The Asian Side of the City 

blog imageEast of the Bosphorus, the Asian side of Istanbul offers a different and more budget-friendly shopping experience. Kadikoy and Uskudar are the areas most popular with tourists. Visitors can shop like locals at the lively Kadikoy Fish Market. Besides fish, shoppers can purchase meat, fresh produce, cheeses, and preserves here. For those with a sweet tooth, there is a selection of baklava and other fine desserts on offer as well. Bahariye Street is the Anatolian version of Istiklal, with main street shops and vendors located down ancient alleyways. The street is renowned for its clothing, frequently sold at bargain prices. 

Bagdat Street in Uskudar is the longest street in Istanbul. It is a 15 km long strip mall with a mixture of permanent establishments and pop-up shops that materialise on different days of the week. Along Bagdat Street is Caddebostan, where you will find a smorgasbord of restaurants and kiosks selling street food. They offer much needed sustenance to see you through the rest of your marathon shopping spree. 

For a different taste of mall life, head for Watergarden Mall, so called because of its central show pool and fountain show. Dazzling dancing water is choreographed to laser lights, music, and fire. Most of the restaurants overlook the water, and the developers have striven to incorporate nature into the concert area, game arcade, and adventure park. If the weather chases you indoors, you will find more entertainment at the cinemas and theaters.  

Conclusion 

Istanbul has so many facets, not least as a shopping destination. For centuries, skilled artisans have been honing their crafts and offering them for sale in a congenial international atmosphere. Banter and bartering are part of the social fabric of the city, and everyone is invited to join in. 

Our local guides are discerning buyers and astute bargain hunters. They will map out a personalized shopping expedition that will save you time, money, and effort.  

Image Source: https://www.pexels.com & https://pixabay.com

Istanbul Tour Guide - Semih B.

Semih B.

5.00 / 5
(1 reviews)
Turkey

Hi there. My name is Semih. I live in İstanbul. I am professional licensed tourist guide. I would like to host my curious tourist guests as being their tour guide.                                                                                                                                  

Istanbul Tour Guide - Tunahan O.

Tunahan O.

Turkey

I am a tour guide in Istanbul. I usually do walking tours and street tours. I have a lot of routes in Istanbul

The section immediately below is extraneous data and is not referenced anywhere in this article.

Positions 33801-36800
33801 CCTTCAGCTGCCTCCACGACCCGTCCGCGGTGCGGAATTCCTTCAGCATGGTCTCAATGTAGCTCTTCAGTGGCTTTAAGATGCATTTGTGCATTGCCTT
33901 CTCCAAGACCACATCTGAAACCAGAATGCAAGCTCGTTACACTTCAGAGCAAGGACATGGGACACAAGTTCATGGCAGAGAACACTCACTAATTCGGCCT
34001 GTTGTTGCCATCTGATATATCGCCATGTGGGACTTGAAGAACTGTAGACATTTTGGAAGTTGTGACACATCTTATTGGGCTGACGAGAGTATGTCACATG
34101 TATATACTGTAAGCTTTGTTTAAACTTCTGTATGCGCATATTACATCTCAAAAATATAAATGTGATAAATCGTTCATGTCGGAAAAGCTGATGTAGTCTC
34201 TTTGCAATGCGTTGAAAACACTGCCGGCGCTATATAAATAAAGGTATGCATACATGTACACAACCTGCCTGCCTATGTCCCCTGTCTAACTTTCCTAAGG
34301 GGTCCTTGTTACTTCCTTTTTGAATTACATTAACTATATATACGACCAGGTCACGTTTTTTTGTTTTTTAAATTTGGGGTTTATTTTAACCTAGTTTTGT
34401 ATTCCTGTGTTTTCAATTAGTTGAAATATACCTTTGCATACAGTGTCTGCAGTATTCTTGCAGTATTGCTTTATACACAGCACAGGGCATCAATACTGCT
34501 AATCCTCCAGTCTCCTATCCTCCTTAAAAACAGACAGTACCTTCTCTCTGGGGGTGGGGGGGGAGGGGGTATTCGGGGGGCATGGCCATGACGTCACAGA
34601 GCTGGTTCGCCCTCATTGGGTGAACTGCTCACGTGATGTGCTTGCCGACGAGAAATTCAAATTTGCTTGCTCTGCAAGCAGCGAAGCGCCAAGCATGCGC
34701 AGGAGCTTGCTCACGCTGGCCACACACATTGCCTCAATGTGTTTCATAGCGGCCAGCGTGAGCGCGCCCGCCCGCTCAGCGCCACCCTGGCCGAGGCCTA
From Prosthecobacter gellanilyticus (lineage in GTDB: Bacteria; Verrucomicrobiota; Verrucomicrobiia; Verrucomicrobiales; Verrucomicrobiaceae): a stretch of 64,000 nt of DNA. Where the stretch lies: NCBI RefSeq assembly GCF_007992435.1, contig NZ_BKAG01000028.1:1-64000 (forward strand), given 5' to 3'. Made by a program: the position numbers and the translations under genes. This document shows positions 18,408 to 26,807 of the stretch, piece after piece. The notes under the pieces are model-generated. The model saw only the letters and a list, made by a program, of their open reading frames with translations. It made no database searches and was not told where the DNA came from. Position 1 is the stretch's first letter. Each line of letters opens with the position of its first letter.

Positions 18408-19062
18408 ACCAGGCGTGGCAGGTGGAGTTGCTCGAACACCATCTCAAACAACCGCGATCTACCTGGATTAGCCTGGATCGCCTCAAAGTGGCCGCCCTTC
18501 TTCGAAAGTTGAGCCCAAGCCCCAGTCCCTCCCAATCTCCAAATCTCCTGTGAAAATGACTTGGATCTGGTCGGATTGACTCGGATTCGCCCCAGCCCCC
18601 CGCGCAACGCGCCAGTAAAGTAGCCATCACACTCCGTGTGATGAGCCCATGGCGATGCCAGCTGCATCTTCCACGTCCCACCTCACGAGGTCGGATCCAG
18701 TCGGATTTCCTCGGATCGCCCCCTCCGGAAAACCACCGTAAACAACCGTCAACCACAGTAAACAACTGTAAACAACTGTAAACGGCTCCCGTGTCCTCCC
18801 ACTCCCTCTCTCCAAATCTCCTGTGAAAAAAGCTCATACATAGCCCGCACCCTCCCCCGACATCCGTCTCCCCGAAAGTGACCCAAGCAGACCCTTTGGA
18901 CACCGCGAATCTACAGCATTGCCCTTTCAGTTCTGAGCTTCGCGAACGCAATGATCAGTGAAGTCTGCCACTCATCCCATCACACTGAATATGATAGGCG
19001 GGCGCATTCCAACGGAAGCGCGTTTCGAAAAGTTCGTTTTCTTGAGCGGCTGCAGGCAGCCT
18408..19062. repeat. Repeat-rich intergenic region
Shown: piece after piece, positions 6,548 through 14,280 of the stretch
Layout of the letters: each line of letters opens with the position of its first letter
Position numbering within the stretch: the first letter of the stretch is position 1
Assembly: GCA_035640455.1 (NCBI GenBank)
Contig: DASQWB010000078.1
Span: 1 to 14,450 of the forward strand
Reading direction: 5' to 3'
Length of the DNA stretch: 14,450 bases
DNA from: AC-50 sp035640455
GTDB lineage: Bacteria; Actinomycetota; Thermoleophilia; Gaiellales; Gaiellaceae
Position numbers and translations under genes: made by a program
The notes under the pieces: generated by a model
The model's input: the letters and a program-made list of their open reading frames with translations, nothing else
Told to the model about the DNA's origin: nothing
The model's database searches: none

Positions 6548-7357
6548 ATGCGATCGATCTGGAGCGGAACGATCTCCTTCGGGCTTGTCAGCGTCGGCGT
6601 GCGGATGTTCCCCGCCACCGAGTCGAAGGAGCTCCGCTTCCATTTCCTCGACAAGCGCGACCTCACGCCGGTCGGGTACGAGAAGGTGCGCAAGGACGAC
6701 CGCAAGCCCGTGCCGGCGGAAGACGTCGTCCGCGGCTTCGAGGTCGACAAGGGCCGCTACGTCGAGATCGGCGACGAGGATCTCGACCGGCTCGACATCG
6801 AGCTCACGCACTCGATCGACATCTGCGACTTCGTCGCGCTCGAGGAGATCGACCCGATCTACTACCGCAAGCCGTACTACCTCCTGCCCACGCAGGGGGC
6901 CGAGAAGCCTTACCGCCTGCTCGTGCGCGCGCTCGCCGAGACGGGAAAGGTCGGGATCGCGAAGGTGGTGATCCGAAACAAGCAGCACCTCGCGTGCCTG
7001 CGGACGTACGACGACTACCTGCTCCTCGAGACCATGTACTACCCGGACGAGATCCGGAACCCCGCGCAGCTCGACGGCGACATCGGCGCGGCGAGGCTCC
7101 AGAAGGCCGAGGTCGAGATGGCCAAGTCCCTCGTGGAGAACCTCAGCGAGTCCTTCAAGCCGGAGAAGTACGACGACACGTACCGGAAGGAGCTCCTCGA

Istanbul Tour Guide - Yasin K.

Yasin K.

Turkey

Merhaba (Hello) from a friendly Istanbulite! My name is Yasin, a licenced tour guide who is in love with his city. Istanbul is more than a regular city. It has been a melting pot of different empires, religions, languages and cultures for centuries! I've been living in this amazing city for 36 years and have about 8 years of experience as a guide. My purpose is not only to show you some historical buildings but also give you a chance to learn more about our unique history, culture-traditions, cuisine, daily life etc. I am very interested in both Roman/Eastern Roman (Byzantine) and Ottoman heritage of Istanbul, so I can offer you very specific tours that you'll always remember. I have basic information on the old/medieval Greek and can read the Ottoman Turkish. I can also understand caligraphic inscriptions easily. I believe that if you really want to feel the soul of historical buildings, you should know what those inscriptions explain to us. That's why I spent so much time to improve myself in this field. I also love photography and trying different types of healthy and traditional food. Fortunately, Istanbul gives us a great chance for them. I'll be so happy to help you with them, too! Feel free to contact me for either a full-day or a half-day tour. I can provide you a complete program or customizable itinerary. Let's explore this amazing city and unique culture together!                                                                                                                                 

Istanbul Tour Guide - Muzaffer E.

Muzaffer E.

Turkey

Welcome to Türkiye! Your passionate local guide (originally from Istanbul!) is here! It is my pleasure to customize my tours for your unique experiences according to your requests. After getting my bachelor's degree in econometrics as a valedictorian and working in finance and foreign trade sectors in Türkiye for several years, I went to the USA. When I had studied my master's in economics at George Washington University (GWU), I was offered two prestigious postgraduate scholarships by The University of Nottingham (UoN) and so, I moved to the UK. After getting my PGCert in economics from The UoN, I moved back to Istanbul and started my master's in econometrics in order to pursue a PhD. However, at the same time, I took my first steps towards my professional carreer in tourism. During my life in Washington DC, for about 4 years, I had experienced not only being a volunteer translator for Turkish delegations and international students hosted by non-profit organizations sponsored by the US government, but also being a volunteer guide of them for cultural tours including the Smithsonian Institution, the world's largest museum complex. Therefore, after moving back to Istanbul, I desired presenting Istanbul - my lovely hometown! - and Türkiye to tourists in the right way and completed the tourist guidance program at Cappadocia University as a full scholarship scholar. I also hold an associate of arts degree in cultural heritage and tourism and have been studying art history at Istanbul Medeniyet University. I have been qualified by the Ministry of Culture and Tourism, the Republic of Türkiye, as an expert professional guide in Istanbul - Cappadocia - Ephesus, Kusadasi and on the Eastern Roman Empire - Gobekli Tepe and Upper Mesopotamia - the Seven Churches of Revelation. Looking forward to meeting you on your next trip to Türkiye. Thank you for your time and interest. All the best, Muzaffer                                                                                                                                 

Plan your trip to Istanbul

Chat with a local tour guide who can help organize your trip.

Get Started